You may work on a jobsite, but that doesn't mean your closet needs to be full of flannel and denim. Construction clothing manufacturers are combining style and durability in the latest garments for today's electrical workers.

The Energized Look

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‘That’ll be $120 for the visit and $45 an hour...’

The Clothes: Sometimes you just don’t want to worry about matching a shirt with a pair of pants, and on those days, Workrite’s 110NMX-45 coveralls will solve your color coordination problems. Not only that, their Nomex IIIA fabric is flame-resistant. When you’re feeling a little more confident about picking out a two-piece uniform ensemble, Red Kap’s short sleeve industrial work shirts and pants offer a little more flexibility.

The Gear:Telecom rooms aren’t exactly hazardous locations, but it doesn’t hurt to have the appropriate gear with you. You never know when you might need Bullard’s model 3000 hard hat, but you know what they say about being safe and being sorry. When it comes to being safe and being stylish, 3M’s Strikers safety glasses may look good hanging from a pocket, but they can come in handy when the environment gets a little more hazardous. And when it’s time to write up that service bill, IDEAL’s Pocket Pal will let you store your wire cutters on your hip, freeing up your hands so you can relieve your customer of a little money.

It’s Gettin’ Hot in Here

The Clothes: When maintaining high-voltage breakers or similar equipment, arc flash PPE like the Pro-Wear line from Salisbury will make sure you’re prepared for the worst. Available in 8 cal/cm2 to 100 cal/cm2, the suits can be ordered separately or as part of a kit that includes a safety jacket, overalls, and a hood that meets ASTM 1506. Even if you aren’t coming into direct contact with the equipment, flame-resistant clothing is still the best option. Made of Indura flame-resistant cotton, this 7 oz. work shirt from Cintas Corp. is lightweight enough for industrial environments but still offers necessary fire protection. And these flame-resistant relaxed fit jeans from Carhartt’s FR line not only protect against fire, they also include an arc-resistant, high-tension snap closure and a brass zipper fly with Nomex zipper tape.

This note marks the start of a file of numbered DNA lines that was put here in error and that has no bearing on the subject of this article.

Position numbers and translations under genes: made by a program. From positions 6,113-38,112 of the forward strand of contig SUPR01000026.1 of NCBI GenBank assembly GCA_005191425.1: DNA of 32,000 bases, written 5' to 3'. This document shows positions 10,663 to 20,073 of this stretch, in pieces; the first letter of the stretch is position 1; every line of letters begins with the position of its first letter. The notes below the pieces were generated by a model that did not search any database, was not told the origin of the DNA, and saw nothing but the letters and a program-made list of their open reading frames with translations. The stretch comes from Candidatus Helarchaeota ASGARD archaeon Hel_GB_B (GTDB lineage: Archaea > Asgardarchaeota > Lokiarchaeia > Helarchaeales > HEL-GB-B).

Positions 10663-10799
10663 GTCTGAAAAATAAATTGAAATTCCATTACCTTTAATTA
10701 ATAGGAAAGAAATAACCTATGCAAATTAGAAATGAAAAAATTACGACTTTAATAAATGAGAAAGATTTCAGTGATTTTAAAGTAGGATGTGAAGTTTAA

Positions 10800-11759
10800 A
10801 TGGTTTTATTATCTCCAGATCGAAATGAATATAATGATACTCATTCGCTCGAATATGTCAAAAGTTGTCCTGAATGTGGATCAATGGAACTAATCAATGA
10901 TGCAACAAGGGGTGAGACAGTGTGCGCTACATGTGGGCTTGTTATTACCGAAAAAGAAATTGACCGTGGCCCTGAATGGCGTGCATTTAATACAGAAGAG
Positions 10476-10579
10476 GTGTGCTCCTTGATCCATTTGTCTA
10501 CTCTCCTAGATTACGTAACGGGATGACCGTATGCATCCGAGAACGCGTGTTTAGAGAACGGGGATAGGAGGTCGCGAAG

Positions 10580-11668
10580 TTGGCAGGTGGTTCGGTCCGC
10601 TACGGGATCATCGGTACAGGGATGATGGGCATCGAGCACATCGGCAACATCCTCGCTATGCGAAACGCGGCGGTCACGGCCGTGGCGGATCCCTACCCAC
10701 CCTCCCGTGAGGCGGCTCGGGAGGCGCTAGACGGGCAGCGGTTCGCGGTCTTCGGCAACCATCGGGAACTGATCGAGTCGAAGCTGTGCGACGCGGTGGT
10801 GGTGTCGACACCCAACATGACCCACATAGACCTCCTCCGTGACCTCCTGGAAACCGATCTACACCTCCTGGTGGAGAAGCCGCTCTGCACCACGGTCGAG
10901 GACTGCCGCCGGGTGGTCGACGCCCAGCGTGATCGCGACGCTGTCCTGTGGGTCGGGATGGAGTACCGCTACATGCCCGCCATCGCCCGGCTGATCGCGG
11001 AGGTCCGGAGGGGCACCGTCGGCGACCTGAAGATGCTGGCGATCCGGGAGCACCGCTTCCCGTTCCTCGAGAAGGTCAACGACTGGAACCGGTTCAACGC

The Gear: The breaker cabinet may not be open, but that doesn’t mean you don’t need to protect your eyes. Not only are they patriotic, Strikers safety glasses also have five-position adjustable temples. Salisbury’s Pro-Wear PPE kits also include anti-scratch safety glasses and rubber insulating gloves and leather protectors.

Get Ready for the Catcalls

The Clothes: For the construction worker who’s comfortable with both his manliness and the occasional updraft, the Workman’s Kilt from Utilikilt is the answer to the question, “How can I show a little more leg at work?” Heavyweight canvas construction, more loops and pockets than you can possibly use, and a “modesty snap” between the legs that lets you climb ladders without giving the other guys a show make this the perfect garment for the confident post-’90s man.

The Gear: If the manskirt makes you question your manliness, throw on a pair of tinted safety glasses and some big boots to toughen things up a bit. These hard-coated polycarbonate lenses from 3M offer 90% UV protection, and the 8-in. Compressor boot from Wolverine combines safety with comfort, thanks to steel-toe protection, electrical hazard protection and a removable full-cushion insole. And the Omega II hardhat from 3M may come in handy in case your co-workers decide to express their opinion of your alternative fashion sense by making your head a target.

All photos by Gabe Hopkins/Vedros and Associates